This is the who entertainment center. The red boxes indicate the dimensions of the largest tank
It’s been a while since I’ve updated the website, I’ve been a little busy but I hope to include more frequent updates from here on out.
Anyways her are two new pages added to the site. The first is a woodworking project where I designed an entertainment center for a couple friends. The other is the start of a new section on how to troubleshoot and it can be found in the tutorials section. Enjoy.
I’ve had the Printrbot Jr V2 for several months now and have had lots of issues with the original extruder design. So when I saw the new aluminum extruder, it was sold. I had a couple issues with it initially. The biggest being that there was no guide to show you how to put it together. Nor were there any reference pictures to tell me whether I did it right or not.
I’ve taken the liberty of creating a little guide to help anyone else looking to purchase and assemble the new Aluminum Extruder.
Take a look HERE
I can’t quite remember which movie I saw something like this on, but it sure is cool to see something real. What intrigues me most is how quickly the table responds. Looking through the paper it looks like they use electromagnets to actuate the individual blocks. Overall a cool project. I’m interested to see how it will evolve.
If you’re interested you can find the project details here.
There’s a nice tutorial on Makezine.com on how to create your very own Nuclear Fusor. Of course there are some harmful elements to this project and I don’t think you’ll get as much power out of it than you would initially think, but it’s a very cool to show off to your friends. Below is a brief description of it’s operation.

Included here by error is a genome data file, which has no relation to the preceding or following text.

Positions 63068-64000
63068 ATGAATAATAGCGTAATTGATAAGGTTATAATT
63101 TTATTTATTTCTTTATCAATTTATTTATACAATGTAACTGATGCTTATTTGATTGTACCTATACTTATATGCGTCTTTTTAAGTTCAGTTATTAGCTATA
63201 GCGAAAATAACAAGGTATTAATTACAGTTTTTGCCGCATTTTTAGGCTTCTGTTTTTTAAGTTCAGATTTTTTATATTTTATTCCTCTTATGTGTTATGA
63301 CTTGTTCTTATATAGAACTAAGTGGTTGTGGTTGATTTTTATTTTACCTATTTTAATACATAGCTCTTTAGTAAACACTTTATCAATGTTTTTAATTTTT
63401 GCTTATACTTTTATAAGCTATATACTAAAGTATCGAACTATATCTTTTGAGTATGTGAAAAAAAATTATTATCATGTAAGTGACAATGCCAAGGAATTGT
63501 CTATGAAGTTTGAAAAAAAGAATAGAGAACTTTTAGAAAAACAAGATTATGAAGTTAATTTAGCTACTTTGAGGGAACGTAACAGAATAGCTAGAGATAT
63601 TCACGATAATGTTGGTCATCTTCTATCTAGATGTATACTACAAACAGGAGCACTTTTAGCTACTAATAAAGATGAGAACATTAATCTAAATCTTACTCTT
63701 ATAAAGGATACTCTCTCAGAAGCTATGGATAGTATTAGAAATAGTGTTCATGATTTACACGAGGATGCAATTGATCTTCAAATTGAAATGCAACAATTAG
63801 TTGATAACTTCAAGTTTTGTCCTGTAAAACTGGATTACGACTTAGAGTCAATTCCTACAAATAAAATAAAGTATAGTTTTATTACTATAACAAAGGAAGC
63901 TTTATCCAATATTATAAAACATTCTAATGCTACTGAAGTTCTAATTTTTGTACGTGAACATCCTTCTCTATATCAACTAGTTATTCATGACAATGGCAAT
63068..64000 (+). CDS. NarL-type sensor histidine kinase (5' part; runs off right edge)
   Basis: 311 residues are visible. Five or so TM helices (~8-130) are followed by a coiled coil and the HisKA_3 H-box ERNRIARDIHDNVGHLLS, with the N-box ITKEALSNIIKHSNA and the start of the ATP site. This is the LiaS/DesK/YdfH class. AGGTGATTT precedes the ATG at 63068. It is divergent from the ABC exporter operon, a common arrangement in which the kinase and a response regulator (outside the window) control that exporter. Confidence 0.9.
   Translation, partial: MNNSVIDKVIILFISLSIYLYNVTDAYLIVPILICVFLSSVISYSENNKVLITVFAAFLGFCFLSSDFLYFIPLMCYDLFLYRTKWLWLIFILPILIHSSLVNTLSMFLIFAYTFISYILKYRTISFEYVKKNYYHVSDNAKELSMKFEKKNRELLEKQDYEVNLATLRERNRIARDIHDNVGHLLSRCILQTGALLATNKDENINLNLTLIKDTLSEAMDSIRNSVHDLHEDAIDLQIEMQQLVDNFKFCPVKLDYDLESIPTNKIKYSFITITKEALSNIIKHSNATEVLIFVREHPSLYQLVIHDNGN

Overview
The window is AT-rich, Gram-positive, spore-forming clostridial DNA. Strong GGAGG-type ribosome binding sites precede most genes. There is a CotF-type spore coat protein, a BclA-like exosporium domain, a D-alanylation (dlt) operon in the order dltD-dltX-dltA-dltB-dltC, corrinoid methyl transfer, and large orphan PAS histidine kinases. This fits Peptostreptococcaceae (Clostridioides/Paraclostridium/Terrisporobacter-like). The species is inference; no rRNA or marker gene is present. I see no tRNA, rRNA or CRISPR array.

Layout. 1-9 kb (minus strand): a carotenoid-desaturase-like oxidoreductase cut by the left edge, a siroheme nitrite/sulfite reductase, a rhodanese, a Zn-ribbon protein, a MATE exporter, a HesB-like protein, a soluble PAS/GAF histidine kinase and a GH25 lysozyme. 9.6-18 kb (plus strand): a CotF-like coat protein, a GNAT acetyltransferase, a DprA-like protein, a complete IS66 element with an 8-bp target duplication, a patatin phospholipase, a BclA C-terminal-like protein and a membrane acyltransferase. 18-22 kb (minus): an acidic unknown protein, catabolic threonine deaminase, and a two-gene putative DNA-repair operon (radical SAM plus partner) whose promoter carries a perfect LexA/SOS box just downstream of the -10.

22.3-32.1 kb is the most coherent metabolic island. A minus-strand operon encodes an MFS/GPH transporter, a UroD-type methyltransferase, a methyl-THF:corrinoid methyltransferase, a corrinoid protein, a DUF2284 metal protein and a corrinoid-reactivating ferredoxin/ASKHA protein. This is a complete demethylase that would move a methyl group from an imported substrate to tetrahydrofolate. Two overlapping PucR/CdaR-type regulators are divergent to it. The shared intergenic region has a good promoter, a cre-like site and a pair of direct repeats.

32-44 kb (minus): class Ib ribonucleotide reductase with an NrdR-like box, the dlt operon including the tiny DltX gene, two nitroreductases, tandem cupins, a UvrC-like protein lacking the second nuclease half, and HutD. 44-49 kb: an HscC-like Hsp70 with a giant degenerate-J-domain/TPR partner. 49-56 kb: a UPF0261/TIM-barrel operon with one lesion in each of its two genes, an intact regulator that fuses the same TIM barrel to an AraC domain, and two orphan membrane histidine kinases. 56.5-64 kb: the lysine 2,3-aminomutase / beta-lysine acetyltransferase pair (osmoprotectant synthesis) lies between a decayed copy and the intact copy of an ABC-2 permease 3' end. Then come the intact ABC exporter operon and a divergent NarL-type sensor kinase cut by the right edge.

The typical Farnsworth-Hirsch fusor has two concentric electrical grids inside a vacuum chamber: an inner grid charged to a high negative potential, and an outer grid held at ground potential. Our benchtop version has a stainless steel wire inner grid, and uses the aluminum chamber walls as the outer grid.
A variac controls the AC mains voltage input to a neon sign transformer, which steps up standard 110V AC to the 10kV range. A homemade rectifier converts AC to DC power to charge the grid.
A vacuum pump evacuates the chamber to a pressure of about 0.025mm of mercury, clearing the playing field so the few remaining gas molecules can accelerate without premature low-energy collisions. A vacuum gauge indicates the pressure inside.
High voltage across the grids causes gas molecules to ionize; that is, they lose an electron and become positively charged. Electrostatic forces then accelerate the ions — mainly O2+, N2+, Ar+, and H2O+ — toward the high negative charge at the center. Some ions collide; those that miss the first time are arrested by the electric field and re-accelerated toward the center for another go.
Saw this reviewed on Makezine and thought there’re definitely situations where having this kit would’ve been helpful. You can find them at Dulutrading.com for $34.50.
A new opensource robotics project is releasing in France called the Poppy Project.
Poppy is an Open-source humanoid platform based on robust, flexible, easy-to-use hardware and software.
Designed by the Flowers Lab at Inria Bordeaux and Ensta ParisTech (France), its development aims at providing an affordable and hackable humanoid robot for science, education, art and geeks.
Poppy was initially made for our research project about understanding biped locomotion, and full-body physical and social interaction in robots and humans.
Electronics-lab.com is offering to manufacture 5 pcbs for your project for free. All you have to do is place your opensource project in their project section. Course there are some rules that you need to follow. If you’re interested more information can be found on their site HERE.